Buffy Hamilton renamed her school library, The Unquiet Library, to emphasize an inquiry
and participatory approach to learning. But it was also named the 2010 Georgia High School Media Program of the Year for 2010 because of its active presence on social media sites, where Hamilton’s Unquiet Library blog is widely read across the country.
Debra Howe, superintendent, Rochester Community Schools, Rochester, Indiana
Debra Howe spearheaded the creation of the first New Tech High in rural Indiana. Not only are high school students learning in a 1:1 technology rich environment, but all K-12 classrooms have interactive white boards, SMART document cameras, laptop computers and digital cameras. Howe drives true technology integration into the instructional process through curriculum, professional development and purchasing decisions.
Ryan Hurley, English teacher, Warren County Schools, Warrenton, North Carolina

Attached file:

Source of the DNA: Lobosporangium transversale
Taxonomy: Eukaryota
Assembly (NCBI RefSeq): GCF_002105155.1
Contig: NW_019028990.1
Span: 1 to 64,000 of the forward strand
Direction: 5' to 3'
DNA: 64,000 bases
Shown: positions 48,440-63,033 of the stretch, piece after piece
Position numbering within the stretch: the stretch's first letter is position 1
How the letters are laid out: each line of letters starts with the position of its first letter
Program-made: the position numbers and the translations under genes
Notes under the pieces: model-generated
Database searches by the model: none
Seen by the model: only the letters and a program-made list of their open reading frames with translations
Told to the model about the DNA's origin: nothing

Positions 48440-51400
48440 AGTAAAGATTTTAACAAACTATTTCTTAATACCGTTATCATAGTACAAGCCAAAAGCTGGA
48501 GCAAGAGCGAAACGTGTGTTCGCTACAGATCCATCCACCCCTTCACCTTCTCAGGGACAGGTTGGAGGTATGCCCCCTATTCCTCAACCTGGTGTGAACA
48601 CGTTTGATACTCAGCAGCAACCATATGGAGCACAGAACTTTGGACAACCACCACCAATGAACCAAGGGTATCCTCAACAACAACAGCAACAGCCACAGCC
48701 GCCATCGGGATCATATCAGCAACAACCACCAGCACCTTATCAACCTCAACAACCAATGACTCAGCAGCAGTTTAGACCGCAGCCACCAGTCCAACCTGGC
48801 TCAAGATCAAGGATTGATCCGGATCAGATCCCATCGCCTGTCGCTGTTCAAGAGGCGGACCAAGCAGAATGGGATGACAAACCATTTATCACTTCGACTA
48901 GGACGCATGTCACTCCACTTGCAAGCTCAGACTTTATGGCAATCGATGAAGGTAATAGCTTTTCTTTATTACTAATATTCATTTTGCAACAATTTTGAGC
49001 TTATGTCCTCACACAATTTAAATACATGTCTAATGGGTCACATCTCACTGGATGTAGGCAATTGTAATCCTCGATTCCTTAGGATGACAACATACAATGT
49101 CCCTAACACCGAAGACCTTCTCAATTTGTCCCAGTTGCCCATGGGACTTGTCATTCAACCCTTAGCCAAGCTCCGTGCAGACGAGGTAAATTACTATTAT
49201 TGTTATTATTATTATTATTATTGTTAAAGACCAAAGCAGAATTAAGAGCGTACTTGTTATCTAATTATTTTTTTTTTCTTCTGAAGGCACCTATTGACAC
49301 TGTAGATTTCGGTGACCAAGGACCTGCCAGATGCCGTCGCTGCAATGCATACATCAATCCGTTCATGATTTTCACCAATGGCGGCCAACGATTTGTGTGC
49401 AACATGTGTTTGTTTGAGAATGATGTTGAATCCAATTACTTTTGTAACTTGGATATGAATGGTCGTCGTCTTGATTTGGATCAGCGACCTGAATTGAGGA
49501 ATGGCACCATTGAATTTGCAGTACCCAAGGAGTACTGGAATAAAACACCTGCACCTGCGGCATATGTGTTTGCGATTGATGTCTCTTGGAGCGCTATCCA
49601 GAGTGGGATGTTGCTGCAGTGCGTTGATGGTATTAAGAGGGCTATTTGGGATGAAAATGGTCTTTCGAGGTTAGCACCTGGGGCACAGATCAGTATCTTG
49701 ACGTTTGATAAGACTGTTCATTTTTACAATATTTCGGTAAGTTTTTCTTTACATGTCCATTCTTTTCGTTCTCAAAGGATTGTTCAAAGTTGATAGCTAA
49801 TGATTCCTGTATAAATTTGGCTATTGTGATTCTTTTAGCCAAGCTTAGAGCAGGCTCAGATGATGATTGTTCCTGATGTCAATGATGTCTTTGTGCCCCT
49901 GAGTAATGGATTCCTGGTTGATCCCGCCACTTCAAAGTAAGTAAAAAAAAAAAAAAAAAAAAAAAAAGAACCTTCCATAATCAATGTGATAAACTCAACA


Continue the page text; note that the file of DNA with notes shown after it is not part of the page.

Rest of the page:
Ryan Hurley has turned his classroom into a paperless learning community using a wide variety of free online resources. His students use writeboard.com to discuss literature and share ideas and books.google.com to access libraries full of free, public-access digital documents and literature.
Jeffrey McMahon, academic technology officer, Indianapolis Public Schools, Indianapolis, Indiana
Jeffrey McMahon is used to leading. He was instrumental in bringing a 1:1 laptop model to the 2,500-student district. He brought CISCO Academies to Indianapolis and is spearheading virtual learning opportunities for students.
Shelley Patterson, teacher, Alexander City Schools, Alexander City, Alabama